• Andrew Estes

Intentional Churches

I recently watched The Matrix: Revolutions on a flight home from vacation. In between corralling all three of my children and ensuring all of their devices were working so they could be properly entertained, I was thrust back into my college days of endless discussions, arguments, and theorizing about The Matrix. This phenomenal trilogy released around the turn of the century was a sci-fi, action-packed, thriller where the machines ruled the world and humans fought to resist. One unique characteristic about many of the humans is that they had a port in the back of their heads through which they could be ‘plugged in’ to The Matrix. The coolest part was that an “operator” could upload all kinds of content into a person’s brain once connected. So, in an instant, the hero Neo played by Keanu Reeves is delivered countless skills. When the first round of uploading is complete, he wakes up and delivers the iconic line, “I know Kung Fu.”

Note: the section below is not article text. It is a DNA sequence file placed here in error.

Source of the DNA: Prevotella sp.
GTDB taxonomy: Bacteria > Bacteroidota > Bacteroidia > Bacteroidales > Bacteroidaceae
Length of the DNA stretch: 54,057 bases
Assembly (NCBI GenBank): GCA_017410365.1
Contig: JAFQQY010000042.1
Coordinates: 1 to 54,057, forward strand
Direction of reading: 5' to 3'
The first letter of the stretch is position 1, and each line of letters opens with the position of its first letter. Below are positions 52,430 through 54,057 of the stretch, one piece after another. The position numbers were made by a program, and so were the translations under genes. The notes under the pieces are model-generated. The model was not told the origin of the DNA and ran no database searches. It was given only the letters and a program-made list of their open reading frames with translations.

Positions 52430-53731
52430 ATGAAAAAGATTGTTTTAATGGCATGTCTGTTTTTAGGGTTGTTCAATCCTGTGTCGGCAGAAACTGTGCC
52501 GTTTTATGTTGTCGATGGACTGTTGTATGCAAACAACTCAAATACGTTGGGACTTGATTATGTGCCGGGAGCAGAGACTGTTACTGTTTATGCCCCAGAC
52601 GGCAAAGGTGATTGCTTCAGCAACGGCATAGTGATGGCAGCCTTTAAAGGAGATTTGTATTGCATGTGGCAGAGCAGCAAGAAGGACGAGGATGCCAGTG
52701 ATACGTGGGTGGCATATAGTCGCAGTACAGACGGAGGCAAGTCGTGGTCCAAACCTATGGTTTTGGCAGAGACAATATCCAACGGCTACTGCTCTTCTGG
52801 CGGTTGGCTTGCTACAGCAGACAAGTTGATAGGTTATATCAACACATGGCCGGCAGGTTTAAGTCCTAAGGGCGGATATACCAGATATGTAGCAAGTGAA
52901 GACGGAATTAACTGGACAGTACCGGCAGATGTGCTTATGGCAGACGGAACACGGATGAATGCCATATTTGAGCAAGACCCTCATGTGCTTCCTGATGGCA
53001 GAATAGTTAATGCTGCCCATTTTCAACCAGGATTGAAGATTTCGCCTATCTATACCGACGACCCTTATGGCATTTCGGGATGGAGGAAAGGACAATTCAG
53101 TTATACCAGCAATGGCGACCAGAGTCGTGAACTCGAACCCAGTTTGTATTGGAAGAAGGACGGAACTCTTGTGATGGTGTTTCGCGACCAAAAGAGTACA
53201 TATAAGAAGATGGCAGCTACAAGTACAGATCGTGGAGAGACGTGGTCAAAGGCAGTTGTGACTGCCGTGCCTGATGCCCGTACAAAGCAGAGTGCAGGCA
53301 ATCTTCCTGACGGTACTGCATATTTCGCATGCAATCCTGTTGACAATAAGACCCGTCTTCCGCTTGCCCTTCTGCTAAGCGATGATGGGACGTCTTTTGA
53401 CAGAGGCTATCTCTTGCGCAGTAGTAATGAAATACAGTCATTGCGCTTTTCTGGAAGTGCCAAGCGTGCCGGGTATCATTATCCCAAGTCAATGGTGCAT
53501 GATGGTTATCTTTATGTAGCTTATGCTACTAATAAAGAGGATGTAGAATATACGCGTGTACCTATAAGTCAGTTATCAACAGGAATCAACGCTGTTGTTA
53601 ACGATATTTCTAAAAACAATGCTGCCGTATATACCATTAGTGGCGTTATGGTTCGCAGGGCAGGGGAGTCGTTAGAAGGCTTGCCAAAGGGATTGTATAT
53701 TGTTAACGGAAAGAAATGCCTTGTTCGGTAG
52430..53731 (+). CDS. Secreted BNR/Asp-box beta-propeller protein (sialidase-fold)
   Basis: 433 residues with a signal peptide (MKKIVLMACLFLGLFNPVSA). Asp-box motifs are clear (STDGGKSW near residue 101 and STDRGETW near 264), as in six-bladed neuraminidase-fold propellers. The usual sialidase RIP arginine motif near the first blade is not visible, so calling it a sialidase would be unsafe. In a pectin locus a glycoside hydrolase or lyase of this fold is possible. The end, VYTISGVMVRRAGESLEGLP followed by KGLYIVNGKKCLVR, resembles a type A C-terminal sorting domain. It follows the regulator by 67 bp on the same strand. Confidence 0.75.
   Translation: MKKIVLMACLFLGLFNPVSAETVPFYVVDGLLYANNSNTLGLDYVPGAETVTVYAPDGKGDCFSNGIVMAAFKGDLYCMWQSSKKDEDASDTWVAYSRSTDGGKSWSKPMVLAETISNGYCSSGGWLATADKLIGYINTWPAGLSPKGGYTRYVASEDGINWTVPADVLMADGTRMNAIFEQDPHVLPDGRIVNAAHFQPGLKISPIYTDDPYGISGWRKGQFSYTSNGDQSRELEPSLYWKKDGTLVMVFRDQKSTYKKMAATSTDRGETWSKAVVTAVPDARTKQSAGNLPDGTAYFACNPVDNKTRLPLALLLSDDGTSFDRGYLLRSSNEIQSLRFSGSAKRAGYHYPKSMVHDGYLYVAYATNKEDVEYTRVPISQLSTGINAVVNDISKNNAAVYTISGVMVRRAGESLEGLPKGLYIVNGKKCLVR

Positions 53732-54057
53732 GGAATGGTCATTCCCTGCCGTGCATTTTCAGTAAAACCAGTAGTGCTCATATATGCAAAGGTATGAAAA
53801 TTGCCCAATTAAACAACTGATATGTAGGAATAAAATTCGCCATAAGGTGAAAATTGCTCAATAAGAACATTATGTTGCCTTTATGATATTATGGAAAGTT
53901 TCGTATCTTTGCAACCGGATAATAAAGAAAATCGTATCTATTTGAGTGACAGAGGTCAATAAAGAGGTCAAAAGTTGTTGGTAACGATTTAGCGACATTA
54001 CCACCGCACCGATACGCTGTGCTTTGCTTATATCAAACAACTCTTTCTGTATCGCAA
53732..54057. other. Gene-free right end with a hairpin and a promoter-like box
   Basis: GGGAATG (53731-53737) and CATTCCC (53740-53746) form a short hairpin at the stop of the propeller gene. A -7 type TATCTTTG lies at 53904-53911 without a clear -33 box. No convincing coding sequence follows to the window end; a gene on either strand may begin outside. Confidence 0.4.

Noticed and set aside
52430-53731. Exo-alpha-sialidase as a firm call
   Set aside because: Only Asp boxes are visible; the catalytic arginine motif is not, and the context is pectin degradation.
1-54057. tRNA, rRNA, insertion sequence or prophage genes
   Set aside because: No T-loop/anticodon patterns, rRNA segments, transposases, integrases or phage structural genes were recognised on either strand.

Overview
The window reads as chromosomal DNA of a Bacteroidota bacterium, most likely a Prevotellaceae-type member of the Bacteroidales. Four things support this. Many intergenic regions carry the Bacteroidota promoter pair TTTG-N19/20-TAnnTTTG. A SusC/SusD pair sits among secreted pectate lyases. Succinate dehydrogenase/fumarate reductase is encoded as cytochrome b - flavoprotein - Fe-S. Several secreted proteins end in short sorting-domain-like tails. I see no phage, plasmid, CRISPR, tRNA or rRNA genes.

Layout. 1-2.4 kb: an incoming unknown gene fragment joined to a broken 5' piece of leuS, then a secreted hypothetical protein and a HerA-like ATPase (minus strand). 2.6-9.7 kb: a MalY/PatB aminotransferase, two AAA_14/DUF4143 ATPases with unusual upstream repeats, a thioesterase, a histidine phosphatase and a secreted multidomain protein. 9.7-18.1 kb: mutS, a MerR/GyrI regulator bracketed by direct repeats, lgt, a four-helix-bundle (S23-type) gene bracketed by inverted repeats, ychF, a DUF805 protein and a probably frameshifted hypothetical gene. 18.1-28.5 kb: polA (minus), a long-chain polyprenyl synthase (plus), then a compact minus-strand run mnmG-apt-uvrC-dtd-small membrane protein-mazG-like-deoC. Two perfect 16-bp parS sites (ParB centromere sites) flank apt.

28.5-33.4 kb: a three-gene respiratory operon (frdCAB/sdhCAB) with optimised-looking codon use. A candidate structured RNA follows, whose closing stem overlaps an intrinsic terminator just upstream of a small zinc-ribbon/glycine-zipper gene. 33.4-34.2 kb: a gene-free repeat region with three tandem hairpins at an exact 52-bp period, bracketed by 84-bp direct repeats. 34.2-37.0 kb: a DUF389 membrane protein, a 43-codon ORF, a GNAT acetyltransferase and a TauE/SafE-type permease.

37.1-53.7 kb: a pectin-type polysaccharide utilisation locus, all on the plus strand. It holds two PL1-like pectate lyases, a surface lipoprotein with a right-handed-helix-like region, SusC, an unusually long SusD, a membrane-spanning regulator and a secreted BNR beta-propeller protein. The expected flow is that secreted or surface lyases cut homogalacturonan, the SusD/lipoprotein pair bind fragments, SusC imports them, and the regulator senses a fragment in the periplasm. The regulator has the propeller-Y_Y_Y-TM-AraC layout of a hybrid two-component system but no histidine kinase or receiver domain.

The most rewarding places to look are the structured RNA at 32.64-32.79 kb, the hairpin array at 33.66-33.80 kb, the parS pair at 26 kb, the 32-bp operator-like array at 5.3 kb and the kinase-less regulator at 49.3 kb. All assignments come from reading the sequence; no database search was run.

Immediately, we all wished we had some kind of port in the backs of our heads to instantly learn any topic, skill, language, or anything else in the world. The bummer is, we don’t. The only way is through hard work, discipline, time, energy, and investment.


To learn something new or accomplish something great, you have to be intentional.

Church leadership is no different. Too often, we get caught up in the day-to-day tasks of pulling off services every 7 days, managing the staff, putting out fires, dealing with drama, and everything else. We regularly miss the impact and influence we could have in our communities simply by being unintentional with how we invest our time, energy, and resources. We envy the churches and leaders that are movers and shakers in their communities many times wondering ‘why not us?’